If there's one thing Star Wars: The Rise of Skywalker much less the franchise, in general, relied on is allusions to its past. One scene came near the film's climax. Director J. J. Abrams and screenwriter Chris Terrio spoke to Vanity Fair about the process to bring it together.
The Scene in Question in Star Wars: The Rise of Skywalker
Kylo Ren (Adam Driver) and Rey (Daisy Ridley) fought their final battle on the Sith planet of Exegol. With her last ounce of strength, Leia (Carrie Fisher) reached out to her son through the Force giving him pause. Rey used the moment to pierce him with a lightsaber ending their fight. The former Ben Solo became mortally wounded.
Rey saved him using the Force healing the wound. As Rey ran off to confront the Emperor (Ian McDiarmid), Ben found himself at a loss. Trying to make sense, Han Solo (Harrison Ford) appears in front of him. Despite Solo dying in The Force Awakens, his son conjured him from his mind to make peace.
The two exchanged the same lines from their confrontation on Starkiller Base, but Ben let go of his conflicting feelings choosing to embrace the Light. Before he can express his love for his father, Han repeats his line from The Empire Strikes Back (ESB) to Leia and says, "I know."
Ford's Attempt to Move on from Han Solo
Ford developed a love-hate relationship with Solo since creator George Lucas convinced him to film Return of the Jedi (RotJ). His fate left uncertain in ESB because Lucas was uncertain of Ford's status. The 77-year old actor said he wished Lucas let him die in RotJ because he felt he had no purpose following the rescue from Jabba's Palace.
Ford got his wish in The Force Awakens. At Starkiller base, Solo made one last-ditch attempt to reach his son. Initially, a breakthrough turned betrayal as Kylo turned his lightsaber on his father and killed him. Solo cupped his son's cheek with his right hand affectionately before falling to his death.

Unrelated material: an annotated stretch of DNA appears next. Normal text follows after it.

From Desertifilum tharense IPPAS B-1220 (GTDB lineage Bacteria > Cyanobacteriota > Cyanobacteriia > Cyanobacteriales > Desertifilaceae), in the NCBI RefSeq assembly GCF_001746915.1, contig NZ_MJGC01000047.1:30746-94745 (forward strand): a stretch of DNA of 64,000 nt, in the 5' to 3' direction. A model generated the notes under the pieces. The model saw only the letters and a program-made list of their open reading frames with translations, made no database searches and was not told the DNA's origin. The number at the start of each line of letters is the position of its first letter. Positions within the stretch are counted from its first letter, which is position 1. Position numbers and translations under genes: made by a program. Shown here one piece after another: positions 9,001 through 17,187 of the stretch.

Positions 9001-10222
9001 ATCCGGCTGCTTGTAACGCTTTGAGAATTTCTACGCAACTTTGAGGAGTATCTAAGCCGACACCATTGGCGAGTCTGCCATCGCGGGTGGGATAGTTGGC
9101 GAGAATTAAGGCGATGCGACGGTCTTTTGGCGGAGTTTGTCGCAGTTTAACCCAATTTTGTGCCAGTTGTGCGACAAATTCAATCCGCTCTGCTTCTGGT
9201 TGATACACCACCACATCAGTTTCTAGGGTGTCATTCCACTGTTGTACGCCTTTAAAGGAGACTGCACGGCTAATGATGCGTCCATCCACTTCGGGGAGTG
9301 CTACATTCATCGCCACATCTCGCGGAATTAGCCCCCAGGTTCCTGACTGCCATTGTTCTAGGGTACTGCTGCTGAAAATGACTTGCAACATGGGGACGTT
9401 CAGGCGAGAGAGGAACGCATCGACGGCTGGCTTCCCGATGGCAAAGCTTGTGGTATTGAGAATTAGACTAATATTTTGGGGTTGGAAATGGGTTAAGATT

Abrams talked about the call he made to Ford to return for The Rise of Skywalker.
"I said, 'We want to have a scene in the film between Kylo Ren and his father, would you do it?' And he said, 'Okay. [As Ford] It's not more interesting!'"
Abrams said Ford wanted to make sure his character served a purpose.
"We had a meeting and talked about what it would be. Harrison, who is one of the great people ever, and incredibly thoughtful about everything that he does, all he ever wants is to understand the utility of the character. 'What is my role?' It was about sitting with him and explaining what our intention was. We talked about it for quite a while, I sent him the pages. He got it, and of course, as you can see, he was wonderful."
Abrams said he wanted the audience to understand the scene happened in Ben's head and Solo wasn't a Force ghost. Terrio said the scene was triggered by Leia's last act to turn him back to the light.
"At least for J.J. and I, we thought that this finally was Ren, after the death of his mother, being able to really ask for forgiveness, to ask his father for forgiveness, and make some kind of peace. He cannot go back and take back what he has done to his father, but as Han says, 'Your mother's gone but what she stood for and what she fought for, that's not gone," so he still can make amends in the future."
Abrams explained as Kylo Ren, killing his father haunted him and Rey was seeing right through it.
"Why do you think he wants to kill the past? It's like there's this thing that is haunting him. It's not until he's shown compassion by Rey that he allows himself to have that conversation. It's the thing that will crush him, and the idea that he knows the spirit of his father would give him permission and encouragement to go to the light side."
Abrams said he never thought he revisit the moment between father and son when he didn't originally plan to direct Rise of Skywalker. He imagined the scene also carried extra weight on Ford who never thought he'd be back either.
"To see two characters that are these traditionally pretty tough guys be so vulnerable to me speaks to the beauty of what Star Wars has always been. Star Wars was always a story of the underdog and this inclusive sort of world where anyone, organic or synthetic, male or female, doesn't matter what your race or species, it's an equal opportunity place. So I just love having these two men not behaving in a way that you'd necessarily expect to see either of them… And of course having Han get to pay off the "I know" with his son, that was incredibly touching."
The Rise of Skywalker is in theaters.